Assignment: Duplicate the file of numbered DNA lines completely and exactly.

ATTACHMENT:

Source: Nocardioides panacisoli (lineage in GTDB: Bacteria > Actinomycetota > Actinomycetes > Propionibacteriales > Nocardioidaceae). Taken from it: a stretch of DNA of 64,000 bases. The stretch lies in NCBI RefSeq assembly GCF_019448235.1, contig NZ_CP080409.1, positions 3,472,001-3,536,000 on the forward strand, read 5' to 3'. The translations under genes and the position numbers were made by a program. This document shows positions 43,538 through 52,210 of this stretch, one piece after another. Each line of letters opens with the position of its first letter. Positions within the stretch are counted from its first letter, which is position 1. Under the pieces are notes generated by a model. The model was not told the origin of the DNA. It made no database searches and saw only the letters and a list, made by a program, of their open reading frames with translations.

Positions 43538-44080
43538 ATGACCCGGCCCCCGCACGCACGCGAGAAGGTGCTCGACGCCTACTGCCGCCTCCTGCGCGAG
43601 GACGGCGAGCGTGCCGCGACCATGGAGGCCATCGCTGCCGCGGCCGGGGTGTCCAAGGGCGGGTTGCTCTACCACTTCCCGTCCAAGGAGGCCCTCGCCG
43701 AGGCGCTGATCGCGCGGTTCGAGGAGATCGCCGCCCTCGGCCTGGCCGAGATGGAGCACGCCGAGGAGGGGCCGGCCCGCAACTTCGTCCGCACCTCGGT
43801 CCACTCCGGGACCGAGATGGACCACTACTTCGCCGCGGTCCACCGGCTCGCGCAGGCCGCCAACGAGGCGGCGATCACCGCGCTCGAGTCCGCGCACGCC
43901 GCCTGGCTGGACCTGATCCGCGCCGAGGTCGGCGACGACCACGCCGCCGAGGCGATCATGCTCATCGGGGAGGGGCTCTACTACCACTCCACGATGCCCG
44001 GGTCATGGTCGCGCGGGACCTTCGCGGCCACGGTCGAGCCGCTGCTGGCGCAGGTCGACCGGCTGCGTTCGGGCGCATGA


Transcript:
Source: Nocardioides panacisoli (lineage in GTDB: Bacteria > Actinomycetota > Actinomycetes > Propionibacteriales > Nocardioidaceae). Taken from it: a stretch of DNA of 64,000 bases. The stretch lies in NCBI RefSeq assembly GCF_019448235.1, contig NZ_CP080409.1, positions 3,472,001-3,536,000 on the forward strand, read 5' to 3'. The translations under genes and the position numbers were made by a program. This document shows positions 43,538 through 52,210 of this stretch, one piece after another. Each line of letters opens with the position of its first letter. Positions within the stretch are counted from its first letter, which is position 1. Under the pieces are notes generated by a model. The model was not told the origin of the DNA. It made no database searches and saw only the letters and a list, made by a program, of their open reading frames with translations.

Positions 43538-44080
43538 ATGACCCGGCCCCCGCACGCACGCGAGAAGGTGCTCGACGCCTACTGCCGCCTCCTGCGCGAG
43601 GACGGCGAGCGTGCCGCGACCATGGAGGCCATCGCTGCCGCGGCCGGGGTGTCCAAGGGCGGGTTGCTCTACCACTTCCCGTCCAAGGAGGCCCTCGCCG
43701 AGGCGCTGATCGCGCGGTTCGAGGAGATCGCCGCCCTCGGCCTGGCCGAGATGGAGCACGCCGAGGAGGGGCCGGCCCGCAACTTCGTCCGCACCTCGGT
43801 CCACTCCGGGACCGAGATGGACCACTACTTCGCCGCGGTCCACCGGCTCGCGCAGGCCGCCAACGAGGCGGCGATCACCGCGCTCGAGTCCGCGCACGCC
43901 GCCTGGCTGGACCTGATCCGCGCCGAGGTCGGCGACGACCACGCCGCCGAGGCGATCATGCTCATCGGGGAGGGGCTCTACTACCACTCCACGATGCCCG
44001 GGTCATGGTCGCGCGGGACCTTCGCGGCCACGGTCGAGCCGCTGCTGGCGCAGGTCGACCGGCTGCGTTCGGGCGCATGA